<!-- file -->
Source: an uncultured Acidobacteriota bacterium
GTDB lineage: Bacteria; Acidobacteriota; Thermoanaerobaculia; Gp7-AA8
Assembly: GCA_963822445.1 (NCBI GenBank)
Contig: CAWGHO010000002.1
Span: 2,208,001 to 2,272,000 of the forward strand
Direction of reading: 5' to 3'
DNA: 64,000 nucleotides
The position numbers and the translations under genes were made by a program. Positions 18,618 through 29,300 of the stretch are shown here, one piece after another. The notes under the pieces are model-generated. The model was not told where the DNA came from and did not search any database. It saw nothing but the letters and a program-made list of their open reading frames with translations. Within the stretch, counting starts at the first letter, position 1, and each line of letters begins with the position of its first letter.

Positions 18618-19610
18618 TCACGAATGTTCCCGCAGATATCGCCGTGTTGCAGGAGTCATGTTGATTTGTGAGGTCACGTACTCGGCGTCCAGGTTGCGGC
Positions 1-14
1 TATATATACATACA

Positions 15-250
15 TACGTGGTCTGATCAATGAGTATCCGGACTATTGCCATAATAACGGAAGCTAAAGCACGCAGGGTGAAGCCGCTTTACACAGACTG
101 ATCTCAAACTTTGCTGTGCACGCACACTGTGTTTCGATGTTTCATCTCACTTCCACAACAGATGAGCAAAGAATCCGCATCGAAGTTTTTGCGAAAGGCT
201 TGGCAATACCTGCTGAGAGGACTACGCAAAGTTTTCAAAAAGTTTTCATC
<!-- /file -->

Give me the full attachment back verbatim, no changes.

Source: an uncultured Acidobacteriota bacterium
GTDB lineage: Bacteria; Acidobacteriota; Thermoanaerobaculia; Gp7-AA8
Assembly: GCA_963822445.1 (NCBI GenBank)
Contig: CAWGHO010000002.1
Span: 2,208,001 to 2,272,000 of the forward strand
Direction of reading: 5' to 3'
DNA: 64,000 nucleotides
The position numbers and the translations under genes were made by a program. Positions 18,618 through 29,300 of the stretch are shown here, one piece after another. The notes under the pieces are model-generated. The model was not told where the DNA came from and did not search any database. It saw nothing but the letters and a program-made list of their open reading frames with translations. Within the stretch, counting starts at the first letter, position 1, and each line of letters begins with the position of its first letter.

Positions 18618-19610
18618 TCACGAATGTTCCCGCAGATATCGCCGTGTTGCAGGAGTCATGTTGATTTGTGAGGTCACGTACTCGGCGTCCAGGTTGCGGC
Positions 1-14
1 TATATATACATACA

Positions 15-250
15 TACGTGGTCTGATCAATGAGTATCCGGACTATTGCCATAATAACGGAAGCTAAAGCACGCAGGGTGAAGCCGCTTTACACAGACTG
101 ATCTCAAACTTTGCTGTGCACGCACACTGTGTTTCGATGTTTCATCTCACTTCCACAACAGATGAGCAAAGAATCCGCATCGAAGTTTTTGCGAAAGGCT
201 TGGCAATACCTGCTGAGAGGACTACGCAAAGTTTTCAAAAAGTTTTCATC